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Beginner's Corner II

left corner  

Posture and Horn Position

by Paul R. Coats

left corner  

Tenor Position
Tenor Position
..
Alto Position
Alto Position
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Another young player wrote:
"Hi. I play saxophone and I was wondering whether you should place it in between your legs or on the side of you. I play on the side, but other people say it goes between your legs. That doesn't seem right to me.
Thanks"

Thanks for writing. This is a good question... and I hope I can answer to your satisfaction. For tenor and baritone saxophone, there is only one correct sitting position... on the side! There is no way you can have a proper right hand position with these larger saxophones held between your legs. Also, these two saxes, if played in front, would have an improper mouthpiece angle... too horizontal. There needs to be a slight upward angle.

I know band directors tell you to sit on the edge of the chair, and that is fine for clarinet, flute, and trumpet players. But when supporting the weight of a baritone sax, it is best to sit all the way back, and allow the back of the chair to help support the weight and relieve your back somewhat.

Now, the alto sax is of such a size that the answer is more clouded. For a tall person, or long waisted person (such as myself), the alto can be played more in front. In fact, the bottom of the alto clears my thighs by several inches. So, it is more in front, but not between my legs. For young students, many ladies, and small men, if the alto sax is held between the legs, to reach the right hand keys would require them to bend their wrists awkwardly. No, wrong! So, for smaller people, again, hold the alto sax on the side.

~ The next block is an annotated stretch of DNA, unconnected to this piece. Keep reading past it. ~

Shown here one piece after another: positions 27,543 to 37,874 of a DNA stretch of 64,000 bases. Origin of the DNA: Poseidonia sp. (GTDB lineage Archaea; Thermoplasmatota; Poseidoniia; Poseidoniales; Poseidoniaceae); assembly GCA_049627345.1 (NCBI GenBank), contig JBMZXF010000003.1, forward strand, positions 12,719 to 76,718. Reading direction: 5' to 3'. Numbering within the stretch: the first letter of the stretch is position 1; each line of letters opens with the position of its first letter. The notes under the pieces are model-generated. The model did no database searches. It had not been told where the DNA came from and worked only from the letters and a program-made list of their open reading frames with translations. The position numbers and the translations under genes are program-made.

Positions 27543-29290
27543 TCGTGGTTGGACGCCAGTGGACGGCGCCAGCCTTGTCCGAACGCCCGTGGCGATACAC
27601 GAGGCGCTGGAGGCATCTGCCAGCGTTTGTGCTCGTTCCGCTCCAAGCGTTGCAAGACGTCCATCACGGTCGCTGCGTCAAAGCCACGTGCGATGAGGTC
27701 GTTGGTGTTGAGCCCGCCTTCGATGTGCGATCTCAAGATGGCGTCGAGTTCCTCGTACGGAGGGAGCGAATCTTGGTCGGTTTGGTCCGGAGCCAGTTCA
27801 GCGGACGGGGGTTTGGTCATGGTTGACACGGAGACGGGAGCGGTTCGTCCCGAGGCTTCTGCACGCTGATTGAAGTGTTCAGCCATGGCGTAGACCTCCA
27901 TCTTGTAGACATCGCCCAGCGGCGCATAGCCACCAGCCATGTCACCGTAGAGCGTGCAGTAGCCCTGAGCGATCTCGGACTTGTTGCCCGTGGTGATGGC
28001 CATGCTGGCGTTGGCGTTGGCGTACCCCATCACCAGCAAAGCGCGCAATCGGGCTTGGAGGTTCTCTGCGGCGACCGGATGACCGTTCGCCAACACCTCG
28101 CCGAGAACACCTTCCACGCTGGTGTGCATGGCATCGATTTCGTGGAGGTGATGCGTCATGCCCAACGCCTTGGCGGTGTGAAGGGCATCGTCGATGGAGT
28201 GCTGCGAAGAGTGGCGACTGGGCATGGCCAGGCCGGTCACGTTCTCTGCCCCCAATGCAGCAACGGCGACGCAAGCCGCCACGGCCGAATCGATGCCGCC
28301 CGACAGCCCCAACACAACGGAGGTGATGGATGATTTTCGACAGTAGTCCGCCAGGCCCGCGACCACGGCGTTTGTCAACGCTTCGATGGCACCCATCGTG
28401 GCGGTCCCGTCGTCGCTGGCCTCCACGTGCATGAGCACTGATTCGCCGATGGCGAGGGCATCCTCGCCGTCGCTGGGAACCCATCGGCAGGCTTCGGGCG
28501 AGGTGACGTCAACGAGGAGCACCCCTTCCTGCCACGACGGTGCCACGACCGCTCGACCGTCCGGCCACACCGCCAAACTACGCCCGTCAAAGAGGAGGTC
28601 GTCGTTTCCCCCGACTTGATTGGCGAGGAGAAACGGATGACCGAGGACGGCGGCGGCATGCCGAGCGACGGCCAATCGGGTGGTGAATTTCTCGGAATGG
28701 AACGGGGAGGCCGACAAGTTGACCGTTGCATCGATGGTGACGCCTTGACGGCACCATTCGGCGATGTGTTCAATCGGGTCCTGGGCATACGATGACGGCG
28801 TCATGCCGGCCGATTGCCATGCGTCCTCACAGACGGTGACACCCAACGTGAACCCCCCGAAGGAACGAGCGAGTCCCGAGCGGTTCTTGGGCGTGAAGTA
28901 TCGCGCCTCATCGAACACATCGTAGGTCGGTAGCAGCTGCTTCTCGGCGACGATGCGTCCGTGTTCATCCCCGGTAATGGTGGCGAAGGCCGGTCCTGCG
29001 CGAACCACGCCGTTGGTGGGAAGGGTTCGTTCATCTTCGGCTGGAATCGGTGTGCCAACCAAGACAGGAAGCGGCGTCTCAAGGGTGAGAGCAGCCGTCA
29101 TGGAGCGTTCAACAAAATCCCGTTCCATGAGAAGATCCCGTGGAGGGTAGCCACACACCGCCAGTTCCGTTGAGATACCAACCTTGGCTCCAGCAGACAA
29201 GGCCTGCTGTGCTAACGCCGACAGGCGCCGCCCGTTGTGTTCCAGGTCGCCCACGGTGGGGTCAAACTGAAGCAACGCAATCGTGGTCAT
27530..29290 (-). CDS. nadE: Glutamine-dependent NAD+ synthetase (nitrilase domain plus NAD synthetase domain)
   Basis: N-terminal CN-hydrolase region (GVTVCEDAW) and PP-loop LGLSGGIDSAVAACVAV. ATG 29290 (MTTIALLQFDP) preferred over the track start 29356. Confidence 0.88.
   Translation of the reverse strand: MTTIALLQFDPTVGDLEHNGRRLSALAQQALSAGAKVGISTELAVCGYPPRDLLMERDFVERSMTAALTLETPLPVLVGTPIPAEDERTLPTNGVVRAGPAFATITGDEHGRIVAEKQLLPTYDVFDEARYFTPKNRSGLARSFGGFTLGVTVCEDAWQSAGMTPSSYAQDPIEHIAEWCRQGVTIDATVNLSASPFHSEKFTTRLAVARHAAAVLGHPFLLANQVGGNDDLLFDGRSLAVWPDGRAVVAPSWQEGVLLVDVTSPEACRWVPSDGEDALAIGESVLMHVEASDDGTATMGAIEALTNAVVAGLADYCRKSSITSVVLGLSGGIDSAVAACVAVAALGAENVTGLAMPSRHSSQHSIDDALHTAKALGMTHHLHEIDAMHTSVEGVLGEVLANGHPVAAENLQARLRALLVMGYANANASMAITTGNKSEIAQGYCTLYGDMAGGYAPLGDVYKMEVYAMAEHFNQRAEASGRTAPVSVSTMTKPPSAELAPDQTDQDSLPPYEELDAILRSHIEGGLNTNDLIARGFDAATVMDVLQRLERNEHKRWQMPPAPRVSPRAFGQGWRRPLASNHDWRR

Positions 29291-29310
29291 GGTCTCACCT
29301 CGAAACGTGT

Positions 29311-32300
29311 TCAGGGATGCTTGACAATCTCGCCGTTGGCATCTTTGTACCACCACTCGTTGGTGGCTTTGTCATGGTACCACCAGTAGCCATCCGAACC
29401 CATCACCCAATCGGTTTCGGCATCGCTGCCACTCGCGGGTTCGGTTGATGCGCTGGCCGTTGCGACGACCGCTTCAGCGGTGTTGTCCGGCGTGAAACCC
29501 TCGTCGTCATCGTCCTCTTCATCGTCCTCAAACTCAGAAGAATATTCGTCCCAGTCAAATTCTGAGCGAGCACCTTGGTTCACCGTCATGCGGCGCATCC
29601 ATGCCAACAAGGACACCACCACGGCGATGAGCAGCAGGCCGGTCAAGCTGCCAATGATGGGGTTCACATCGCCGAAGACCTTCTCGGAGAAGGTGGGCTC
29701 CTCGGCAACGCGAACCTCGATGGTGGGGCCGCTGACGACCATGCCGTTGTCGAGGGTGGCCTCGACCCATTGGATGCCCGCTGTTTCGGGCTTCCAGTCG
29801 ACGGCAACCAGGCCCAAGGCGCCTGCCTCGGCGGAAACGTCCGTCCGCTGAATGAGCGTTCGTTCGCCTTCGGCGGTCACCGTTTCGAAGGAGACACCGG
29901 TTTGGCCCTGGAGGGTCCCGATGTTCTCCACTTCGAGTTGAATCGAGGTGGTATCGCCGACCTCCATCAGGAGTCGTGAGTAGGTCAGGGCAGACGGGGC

When I hold my alto more or less in front of me, the body of the alto still is angled toward my right thigh. Also, it is normal for the bell of modern alto saxes to point slightly to the left. This is due to the bell pads being on the right side, the rods connecting them being protected between the bell and the body of the sax, etc. Let the sax, supported by the neck strap and the two thumbs, seek the proper direction of the bell. Ignore the neck and mouthpiece for now. You will feel where the keys seem to fit your hands most comfortably. Now, twist the neck of the sax to come straight to your upright head. DO NOT lean the head over, but sit in a natural, upright posture. Adjust the sax to fit YOU. So, with the alto on the side, the body of the sax feeling natural to the hands, adjust the neckstrap and neck of the sax to come straight up to your face. (A good quality, easy to adjust neckstrap is very important.) Then adjust the mouthpiece so that it is level in your mouth. The mouthpiece will not be square to the direction of the body tube of the sax.
 

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Created: December 7, 2000
Update: November 15, 2012
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